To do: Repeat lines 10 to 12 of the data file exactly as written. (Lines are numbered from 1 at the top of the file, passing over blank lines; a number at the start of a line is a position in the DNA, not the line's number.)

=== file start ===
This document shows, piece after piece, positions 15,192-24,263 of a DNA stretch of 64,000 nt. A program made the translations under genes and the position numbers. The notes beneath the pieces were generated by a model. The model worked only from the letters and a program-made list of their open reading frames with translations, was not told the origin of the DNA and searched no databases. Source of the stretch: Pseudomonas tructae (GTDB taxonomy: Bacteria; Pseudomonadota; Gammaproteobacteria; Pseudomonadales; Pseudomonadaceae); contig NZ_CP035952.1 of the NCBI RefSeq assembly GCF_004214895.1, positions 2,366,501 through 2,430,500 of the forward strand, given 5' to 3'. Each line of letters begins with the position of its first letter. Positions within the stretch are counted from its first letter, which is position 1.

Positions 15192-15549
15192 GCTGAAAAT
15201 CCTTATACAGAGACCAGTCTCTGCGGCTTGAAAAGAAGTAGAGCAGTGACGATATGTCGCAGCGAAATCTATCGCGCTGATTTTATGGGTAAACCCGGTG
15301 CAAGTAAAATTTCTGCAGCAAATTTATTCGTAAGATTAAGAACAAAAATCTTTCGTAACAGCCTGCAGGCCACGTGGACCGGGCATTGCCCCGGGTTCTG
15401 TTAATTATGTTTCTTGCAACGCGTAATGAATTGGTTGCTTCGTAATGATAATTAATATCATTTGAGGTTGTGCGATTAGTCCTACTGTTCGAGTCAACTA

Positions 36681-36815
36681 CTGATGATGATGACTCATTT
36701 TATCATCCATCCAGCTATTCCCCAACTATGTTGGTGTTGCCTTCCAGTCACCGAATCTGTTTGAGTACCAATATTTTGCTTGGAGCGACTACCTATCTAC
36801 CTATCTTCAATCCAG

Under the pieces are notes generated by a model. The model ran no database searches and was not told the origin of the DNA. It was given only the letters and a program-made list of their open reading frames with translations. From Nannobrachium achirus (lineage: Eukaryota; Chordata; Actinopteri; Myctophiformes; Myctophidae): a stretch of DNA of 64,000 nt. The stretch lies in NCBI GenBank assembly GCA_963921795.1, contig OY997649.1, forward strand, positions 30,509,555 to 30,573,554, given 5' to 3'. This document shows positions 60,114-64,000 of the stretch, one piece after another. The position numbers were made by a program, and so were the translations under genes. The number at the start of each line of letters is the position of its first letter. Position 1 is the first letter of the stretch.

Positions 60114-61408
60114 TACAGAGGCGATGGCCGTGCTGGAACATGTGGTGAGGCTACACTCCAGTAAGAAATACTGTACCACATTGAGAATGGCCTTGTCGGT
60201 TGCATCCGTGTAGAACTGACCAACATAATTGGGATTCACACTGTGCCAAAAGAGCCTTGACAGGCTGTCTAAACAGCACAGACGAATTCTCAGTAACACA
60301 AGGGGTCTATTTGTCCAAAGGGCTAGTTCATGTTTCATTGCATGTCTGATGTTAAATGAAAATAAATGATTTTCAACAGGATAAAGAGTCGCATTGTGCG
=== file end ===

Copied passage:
36801 CTATCTTCAATCCAG

Under the pieces are notes generated by a model. The model ran no database searches and was not told the origin of the DNA. It was given only the letters and a program-made list of their open reading frames with translations. From Nannobrachium achirus (lineage: Eukaryota; Chordata; Actinopteri; Myctophiformes; Myctophidae): a stretch of DNA of 64,000 nt. The stretch lies in NCBI GenBank assembly GCA_963921795.1, contig OY997649.1, forward strand, positions 30,509,555 to 30,573,554, given 5' to 3'. This document shows positions 60,114-64,000 of the stretch, one piece after another. The position numbers were made by a program, and so were the translations under genes. The number at the start of each line of letters is the position of its first letter. Position 1 is the first letter of the stretch.

Positions 60114-61408